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Crucial Role HCPs Play in Improving Health Literacy, Communication to Lessen Confusion of Complex Medication Regimens 

April 16, 2021

According to research presented at AMCP 2021, underserved patients with complex medication regimens had a better understanding of their medications and less confusion about these regimens when they were given proper instructions. The study authors, led by Alyza King, PharmD, and colleagues suggest that educational interventions with instructive information in written form are often beneficial for addressing barriers to adherence. 

“Evidence suggests that medication nonadherence among the underserved populations with chronic illness is a major concern,” Dr King and colleagues wrote.  “Poor adherence is associated with worse health outcomes and leads to health disparities in the medically underserved population.” 

In order to identify barrier to adherence among underserved patients, the study team conducted a cross-sectional survey-based study from January through March 2020 among patients above 18 years of age. They assessed medicate barriers using five items that were comprised of a seven-point rating scale with one corresponding to "strong barrier" and seven corresponding to "not a barrier.” Further, they assessed barriers using Chi-Square Tests, and used multivariable logistic regression models to identify the predictors of adherence barriers.

The following were reported as the most frequently reported barriers:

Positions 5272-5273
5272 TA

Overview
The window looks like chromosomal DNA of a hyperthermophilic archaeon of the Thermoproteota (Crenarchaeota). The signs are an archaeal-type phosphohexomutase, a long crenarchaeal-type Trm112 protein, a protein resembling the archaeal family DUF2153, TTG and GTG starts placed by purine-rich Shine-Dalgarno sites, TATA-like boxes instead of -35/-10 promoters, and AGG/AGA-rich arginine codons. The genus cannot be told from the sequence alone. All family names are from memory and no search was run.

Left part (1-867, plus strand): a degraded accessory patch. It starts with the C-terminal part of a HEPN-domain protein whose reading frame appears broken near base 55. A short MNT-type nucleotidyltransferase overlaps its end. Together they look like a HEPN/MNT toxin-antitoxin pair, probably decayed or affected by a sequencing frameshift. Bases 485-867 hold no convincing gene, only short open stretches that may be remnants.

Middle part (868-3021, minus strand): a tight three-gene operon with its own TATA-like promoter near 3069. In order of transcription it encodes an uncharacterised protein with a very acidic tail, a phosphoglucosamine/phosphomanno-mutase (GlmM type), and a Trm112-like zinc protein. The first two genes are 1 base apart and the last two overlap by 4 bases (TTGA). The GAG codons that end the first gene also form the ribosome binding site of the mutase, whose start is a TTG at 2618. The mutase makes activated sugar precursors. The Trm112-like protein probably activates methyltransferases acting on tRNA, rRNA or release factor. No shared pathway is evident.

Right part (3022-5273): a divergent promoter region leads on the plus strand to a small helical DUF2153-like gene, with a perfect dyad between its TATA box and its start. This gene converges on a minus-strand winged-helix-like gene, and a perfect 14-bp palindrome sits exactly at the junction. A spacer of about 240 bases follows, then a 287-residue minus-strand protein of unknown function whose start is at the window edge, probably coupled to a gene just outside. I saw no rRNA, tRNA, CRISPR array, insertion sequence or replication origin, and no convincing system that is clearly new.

• Confusion of the instructions (29.58%);
  • Cost of medications (28.17%); and 
  • Confusion for patients with different medications (25.35%). 

Similarly, the least reported barriers were: 

  • A Lack of time to pick up the medication (23.94%); and 
  • The inability to read the bottle (12.68%).

“Patients with a high school education or less were significantly more likely to be confused by the medication instruction as compared to patients with college education (OR 5.23; 95% CI 1.40-19.45),” they wrote. 

Likewise, the research team found that patients with a high school education or less were also more likely to be confused with different medications (OR 5.15; 95% CI 1.32-19.99), compared to those with a college education. 

“Patient educational attainment was significantly associated with ability to understand the instructions of their medications and confusion about complex medication regimen,” they concluded. “Health care professionals play a crucial role in improving patients health literacy by encouraging patient-provider communication and incorporating educational interventions.”

—Julie Gould 

King A, Mohan A, Rayo-Ramirez G, et al. Assessing the barriers to medication adherence among underserved patients with chronic illness. Poster presented at: AMCP 2021, April 12-16, 2021; Virtual.

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